In another aspect of the invention, the pumping unit is configured to hang substantially vertically from the irrigation source. To that end, the pumping unit includes an irrigation liquid outlet in the upper portion of the unit, a fluid directing conduit fastened to the irrigation liquid outlet port, an irrigation tubing connected to the fluid directing conduit to direct irrigation fluid downwardly, and a wire extending through the bottom of the pumping unit to connect with the motor and batteries.
In yet another aspect of the invention, the pumping unit is lighter and uses less power than the prior art device. To that end, a pump and small six volt motor that requires only four 1.5 volt AA batteries are employed. The reduced overall weight of the pumping unit enables the outer surface of the spike to be smoothly tapered and thus does not require ribs to frictionally and securely couple with the irrigation source.
It is among the objects of the invention to provide a light weight laparoscopic and endoscopic battery powered irrigator that is easier to assemble and disassemble.
It is another object of the invention to provide a laparoscopic and endoscopic irrigator that facilitates battery removal.
It is yet another object of the invention to provide a light weight, battery powered irrigation apparatus for laparoscopic and endoscopic procedures that connects directly to and hangs substantially vertically from an irrigation bag.
The foregoing and other objects and advantages of the invention will be appreciated more fully from the following further description thereof with reference to the accompanying drawings wherein:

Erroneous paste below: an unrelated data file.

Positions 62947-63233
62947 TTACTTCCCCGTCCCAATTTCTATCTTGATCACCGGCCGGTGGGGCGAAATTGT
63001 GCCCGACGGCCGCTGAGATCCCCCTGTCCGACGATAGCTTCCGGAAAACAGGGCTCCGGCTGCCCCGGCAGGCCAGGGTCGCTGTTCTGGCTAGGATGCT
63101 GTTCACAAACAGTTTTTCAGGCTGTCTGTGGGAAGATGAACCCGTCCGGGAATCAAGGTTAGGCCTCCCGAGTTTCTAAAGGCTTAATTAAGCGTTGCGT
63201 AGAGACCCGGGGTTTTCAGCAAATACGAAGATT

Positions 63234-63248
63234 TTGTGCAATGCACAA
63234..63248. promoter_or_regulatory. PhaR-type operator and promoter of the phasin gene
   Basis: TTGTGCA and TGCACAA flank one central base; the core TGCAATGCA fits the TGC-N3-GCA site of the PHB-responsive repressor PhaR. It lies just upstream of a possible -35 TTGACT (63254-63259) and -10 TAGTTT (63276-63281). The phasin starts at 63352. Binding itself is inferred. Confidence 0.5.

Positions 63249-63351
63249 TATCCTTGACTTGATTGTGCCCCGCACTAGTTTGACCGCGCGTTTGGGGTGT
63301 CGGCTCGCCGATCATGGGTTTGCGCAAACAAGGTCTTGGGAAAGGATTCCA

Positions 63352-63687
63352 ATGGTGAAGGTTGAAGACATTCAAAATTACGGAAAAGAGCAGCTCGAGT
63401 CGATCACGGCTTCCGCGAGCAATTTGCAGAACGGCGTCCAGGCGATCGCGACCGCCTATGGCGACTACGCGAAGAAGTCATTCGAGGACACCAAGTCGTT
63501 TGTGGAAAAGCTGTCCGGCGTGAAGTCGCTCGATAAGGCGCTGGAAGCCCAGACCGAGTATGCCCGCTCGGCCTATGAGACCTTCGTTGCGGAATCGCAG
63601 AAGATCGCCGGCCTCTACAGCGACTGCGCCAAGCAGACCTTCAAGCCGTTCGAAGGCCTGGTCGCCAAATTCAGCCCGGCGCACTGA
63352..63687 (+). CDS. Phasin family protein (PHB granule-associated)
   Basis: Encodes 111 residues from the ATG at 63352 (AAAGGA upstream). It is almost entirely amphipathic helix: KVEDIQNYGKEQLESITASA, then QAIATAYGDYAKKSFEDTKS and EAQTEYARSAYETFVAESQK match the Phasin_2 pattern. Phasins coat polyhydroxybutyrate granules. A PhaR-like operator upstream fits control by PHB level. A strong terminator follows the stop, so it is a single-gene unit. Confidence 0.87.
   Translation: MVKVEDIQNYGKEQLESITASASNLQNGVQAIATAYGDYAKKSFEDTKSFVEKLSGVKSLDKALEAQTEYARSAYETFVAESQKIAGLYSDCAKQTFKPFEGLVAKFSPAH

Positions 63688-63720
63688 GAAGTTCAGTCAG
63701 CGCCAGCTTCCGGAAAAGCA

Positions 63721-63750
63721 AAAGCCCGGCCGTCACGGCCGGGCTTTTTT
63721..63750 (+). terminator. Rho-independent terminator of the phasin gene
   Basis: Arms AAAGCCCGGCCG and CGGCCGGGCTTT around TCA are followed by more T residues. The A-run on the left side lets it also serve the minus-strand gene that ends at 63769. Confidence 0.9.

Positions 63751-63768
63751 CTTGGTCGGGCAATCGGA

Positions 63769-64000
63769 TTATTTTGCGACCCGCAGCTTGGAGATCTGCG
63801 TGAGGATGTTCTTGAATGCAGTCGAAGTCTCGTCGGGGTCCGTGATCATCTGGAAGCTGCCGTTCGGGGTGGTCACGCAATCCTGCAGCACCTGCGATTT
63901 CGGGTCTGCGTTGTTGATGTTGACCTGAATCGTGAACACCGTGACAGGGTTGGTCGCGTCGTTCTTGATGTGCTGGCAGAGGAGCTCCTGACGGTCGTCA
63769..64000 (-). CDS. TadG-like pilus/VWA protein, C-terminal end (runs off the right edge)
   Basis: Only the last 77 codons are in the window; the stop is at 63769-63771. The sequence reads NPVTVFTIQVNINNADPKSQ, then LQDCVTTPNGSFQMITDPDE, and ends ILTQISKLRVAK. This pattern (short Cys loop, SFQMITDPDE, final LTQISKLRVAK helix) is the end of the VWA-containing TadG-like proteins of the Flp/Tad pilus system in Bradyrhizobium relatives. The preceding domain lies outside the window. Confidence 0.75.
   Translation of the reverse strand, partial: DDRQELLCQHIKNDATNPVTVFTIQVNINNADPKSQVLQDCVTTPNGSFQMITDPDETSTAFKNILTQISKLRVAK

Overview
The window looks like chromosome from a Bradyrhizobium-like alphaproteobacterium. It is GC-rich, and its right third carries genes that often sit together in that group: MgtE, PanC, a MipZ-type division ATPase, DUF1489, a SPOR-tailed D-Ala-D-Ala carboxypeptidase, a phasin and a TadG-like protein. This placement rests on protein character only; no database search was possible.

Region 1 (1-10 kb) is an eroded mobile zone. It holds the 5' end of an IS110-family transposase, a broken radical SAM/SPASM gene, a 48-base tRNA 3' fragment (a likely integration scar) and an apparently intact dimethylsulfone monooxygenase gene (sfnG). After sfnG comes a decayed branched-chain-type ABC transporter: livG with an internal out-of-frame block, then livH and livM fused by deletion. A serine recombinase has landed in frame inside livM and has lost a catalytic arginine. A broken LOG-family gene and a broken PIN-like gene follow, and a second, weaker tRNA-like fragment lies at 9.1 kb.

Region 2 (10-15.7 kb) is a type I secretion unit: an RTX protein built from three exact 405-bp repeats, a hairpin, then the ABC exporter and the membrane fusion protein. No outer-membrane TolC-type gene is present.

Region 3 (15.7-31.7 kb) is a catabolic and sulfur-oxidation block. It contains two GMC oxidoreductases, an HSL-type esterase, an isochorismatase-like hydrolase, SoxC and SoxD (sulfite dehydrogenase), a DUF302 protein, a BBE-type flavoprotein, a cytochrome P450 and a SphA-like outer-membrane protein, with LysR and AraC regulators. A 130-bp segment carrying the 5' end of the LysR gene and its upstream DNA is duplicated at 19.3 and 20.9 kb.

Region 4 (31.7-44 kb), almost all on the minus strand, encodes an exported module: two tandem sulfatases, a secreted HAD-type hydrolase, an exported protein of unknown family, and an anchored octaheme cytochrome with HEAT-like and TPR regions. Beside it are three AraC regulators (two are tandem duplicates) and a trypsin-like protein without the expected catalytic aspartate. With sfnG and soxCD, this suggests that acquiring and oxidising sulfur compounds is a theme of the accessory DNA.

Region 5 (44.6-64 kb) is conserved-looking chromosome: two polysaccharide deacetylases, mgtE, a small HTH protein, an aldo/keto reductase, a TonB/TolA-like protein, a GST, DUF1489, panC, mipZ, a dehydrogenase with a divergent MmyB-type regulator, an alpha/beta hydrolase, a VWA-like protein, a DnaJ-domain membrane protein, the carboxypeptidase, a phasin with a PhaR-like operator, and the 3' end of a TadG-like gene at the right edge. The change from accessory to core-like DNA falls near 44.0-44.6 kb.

FIG. 1 is a perspective view of the irrigation system in accordance with the invention;
FIG. 2 is a front partially exploded view of the pumping unit in which the upper portion is separated from the lower portion;
FIG. 3 is an exploded view of the pumping unit showing its internal components;
FIG. 4 is a cross-sectional view of the pumping unit as seen along line 4--4 of FIG. 1;
FIG. 5 is a bottom view of the upper portion of the pumping unit;
FIG. 6 is a plan view of the deck and impeller with the pump head removed;
FIG. 7 is a schematic illustration of the electrical configuration of the batteries, motor, and switch;
FIG. 8 is a perspective view of the handpiece showing the front and side of the handpiece;
FIG. 9 is a rear perspective view of the handpiece;
FIG. 10 is a front view of the handpiece in which the suction plunger is not depressed;
FIG. 11 is a front view of the handpiece in which the suction plunger is partially depressed by the sliding button;
FIG. 12 is an exploded perspective view of the inner surface of the button and collar and their cooperation with the suction plunger; and
FIG. 13 is a front view of the switch with the front cover removed to show its internal components.
FIG. 1 shows the main components of the suction irrigation system of the present invention, which includes a battery powered pumping unit 10 that is detachably secured to an irrigation source 12 (e.g., a saline bag), and a suction and irrigation handpiece 14 that is connected to both the pumping unit 10 and an external suction source 16. The pumping unit 10 receives irrigation liquid from and is detachably secured to the irrigation source 12 by means of a spike 18 extending upwardly from a pump head 20 in the pumping unit 10. The pump head 20 forms an outlet orifice 22 (FIG. 3) to which a fitting 24 is attached that forms defines a path 25 (shown in phantom in FIG. 3) for directing irrigation liquid downwardly. A flexible irrigation tubing 26 connected to the fitting 24 extends downwardly along the exterior of the pumping unit 10 to the handpiece 14. The handpiece 14 directs irrigation liquid to an irrigation site within a patient's body through an elongate wand 28 that may be advanced to the irrigation site through a laparoscopic cannula. An electric switch 30 connected to the handpiece 14 energizes the pumping unit 10 by means of first and second switch wires 32 and 34 (FIG. 4) extending between the switch 30 and the pumping unit 10 within a flexible insulated conduit 36.